Soon after these symptoms developed toward the end of my treatment, I had a regularly scheduled teleconference meeting with my boss at work. Skipping the formalities and without warning, he told me he was letting me go. When I asked if I had done something wrong, he told me no; there was no cause. Then he briefly answered a few questions and hung up. It sent me reeling. I realized that in less than five minutes, I had lost a job at which I had worked painstakingly for the best years of my life.
I comforted myself by assuming mine was part of a larger layoff of many people in my department, so I asked a few friends still working there about it. They all confirmed that I was the only one. I later learned I was replaced about a week later. Clearly my management team perceived my disability and moved quickly to remove the problem.
I am a pretty pragmatic character, and after I recovered from the initial shock of being fired, I was actually glad I did not have to worry about work anymore and was looking forward to the new possibilities of a life free of depression. So I finished out the TMS treatments without any change in my side effects, even though I still hadn’t gotten any relief from the symptoms that led me to TMS in the first place.
When my TMS treatments were complete, I had an exit interview with the center’s psychiatrist, during which we discussed my marginal results. He seemed to think that I might continue to improve for weeks after my treatment. At this point, I had one burning question for him. When would my side effects let up? I was not even concerned that my depression had not improved. I was so tired of being lightheaded and impaired every minute of every day for the last three months; that is all I could think about. He told me the same thing that all the literature and all the techs had said: “It should dissipate in two to four weeks.”
I then asked him, “What happens if it does not?” He responded that the only reason it wouldn’t is if I had developed a different neurological problem during treatment that was unrelated to TMS. If that occurred, I should go see a neurologist. The small red flag that had been raised at the back of my head from the beginning began flapping in the wind of the now-barren landscape of my mind. No distractions, no doubts, this was it: They were washing their hands of me. In all likelihood, I had made the gravest mistake of my life in trusting them with my mental health.
So I waited. Week after week, I waited for my normal brain function to return. I wanted my sharp, witty mindset back so I could begin my life again. It did not return, and I began to notice more peculiar things about myself besides just feeling drunk or hungover all the time. My short-term memory was kaput.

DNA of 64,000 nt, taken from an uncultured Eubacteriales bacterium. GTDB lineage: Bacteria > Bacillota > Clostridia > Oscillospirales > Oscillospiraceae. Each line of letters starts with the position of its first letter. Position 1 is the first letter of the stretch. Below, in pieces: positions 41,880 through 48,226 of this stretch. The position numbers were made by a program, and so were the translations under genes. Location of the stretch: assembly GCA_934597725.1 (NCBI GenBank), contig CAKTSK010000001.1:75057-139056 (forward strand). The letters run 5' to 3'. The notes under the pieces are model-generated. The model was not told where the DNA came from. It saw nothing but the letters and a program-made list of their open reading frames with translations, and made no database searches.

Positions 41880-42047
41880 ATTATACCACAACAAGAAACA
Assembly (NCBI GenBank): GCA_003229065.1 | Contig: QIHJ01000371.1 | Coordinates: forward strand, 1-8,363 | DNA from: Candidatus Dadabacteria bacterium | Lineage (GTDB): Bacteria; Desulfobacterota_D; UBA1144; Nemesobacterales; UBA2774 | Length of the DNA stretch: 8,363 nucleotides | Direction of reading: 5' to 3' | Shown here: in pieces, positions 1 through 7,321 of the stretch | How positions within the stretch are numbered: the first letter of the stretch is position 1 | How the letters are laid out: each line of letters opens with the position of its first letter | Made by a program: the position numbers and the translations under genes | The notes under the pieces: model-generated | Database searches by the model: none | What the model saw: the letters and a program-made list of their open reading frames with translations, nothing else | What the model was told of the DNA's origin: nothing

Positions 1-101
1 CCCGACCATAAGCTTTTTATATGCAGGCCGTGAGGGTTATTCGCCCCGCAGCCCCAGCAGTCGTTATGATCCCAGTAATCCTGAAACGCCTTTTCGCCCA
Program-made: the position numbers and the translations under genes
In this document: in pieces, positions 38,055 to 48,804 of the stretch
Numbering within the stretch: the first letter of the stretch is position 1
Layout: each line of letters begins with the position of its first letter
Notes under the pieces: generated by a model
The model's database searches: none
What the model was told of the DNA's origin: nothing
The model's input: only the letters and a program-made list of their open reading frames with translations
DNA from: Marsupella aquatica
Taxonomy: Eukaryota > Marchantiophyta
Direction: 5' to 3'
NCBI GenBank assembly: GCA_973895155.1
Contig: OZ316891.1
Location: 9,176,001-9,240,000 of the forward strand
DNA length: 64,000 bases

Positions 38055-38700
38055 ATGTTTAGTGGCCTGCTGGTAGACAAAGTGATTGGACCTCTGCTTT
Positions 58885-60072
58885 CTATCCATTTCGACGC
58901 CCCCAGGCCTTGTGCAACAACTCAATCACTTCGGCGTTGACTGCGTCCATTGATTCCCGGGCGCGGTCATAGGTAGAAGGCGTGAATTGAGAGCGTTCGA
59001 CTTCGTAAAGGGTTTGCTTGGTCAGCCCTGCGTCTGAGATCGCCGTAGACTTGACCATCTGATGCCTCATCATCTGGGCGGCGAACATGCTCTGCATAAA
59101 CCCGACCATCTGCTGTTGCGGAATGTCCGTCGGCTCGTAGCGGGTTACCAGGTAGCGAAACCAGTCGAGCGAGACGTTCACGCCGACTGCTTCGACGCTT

For instance, one morning I was putting ice into a cup from the dispenser in the freezer and overdid it. Ice cubes spilled out and filled the exterior tray on the front of the fridge. I figured I should set my cup down, turn around, and then clean up the ice. Instead, I got distracted, forgot the ice, and by the time I remembered it, it had melted and made a mess on the kitchen floor. My wife noticed and said, “What happened here?” I told her and said that I would clean it up now. I grabbed some paper towels and started soaking up the water. Then I left for just a moment and did something else. About an hour later my wife approached me again about the mess in front of the fridge and I asked her, “What mess?”
Prior to my TMS treatment, I was a “Type A” personality. I hadn’t left a mess out since I was 10 years old, so this was an extreme deviation from my previous behavior and cognitive ability.
The other change is that I can no longer multitask. If I am doing something and someone talks to me, I forget what I had been doing. If one person is talking to me and another person comes up and begins talking at the same time, I cannot make out what either one of them is saying, even if I focus hard. If there are any distractions in my environment it is now extremely hard, if not impossible, for me to stay on track.
After two months, when I was sure these symptoms were not letting up, I scheduled an appointment with a neurologist. He was very aware of what TMS is and had been to a conference on it. However, he too thought my symptoms would dissipate. To rule out any other factors, though, he ordered an MRI of my head. When that came back clean, he ordered EEGs, bloodwork, and neuropsychological testing. All the results came back normal except for the neuropsychological testing, which showed MCI, or mild cognitive impairment. Almost all of my mental processes were now below average: Storytelling, recall, and cognitive shifts (multitasking) were impaired. At least now I had proof.
After I better understood what had happened to my mind, I went to see an ENT (ear, nose, and throat specialist) and an audiologist. More testing ensued and the doctors diagnosed me with tinnitus and high-frequency hearing loss. Furthermore, they told me that I am one firework display away from major hearing loss. Their solution was that I should wear two forms of hearing protection whenever I am in loud environments.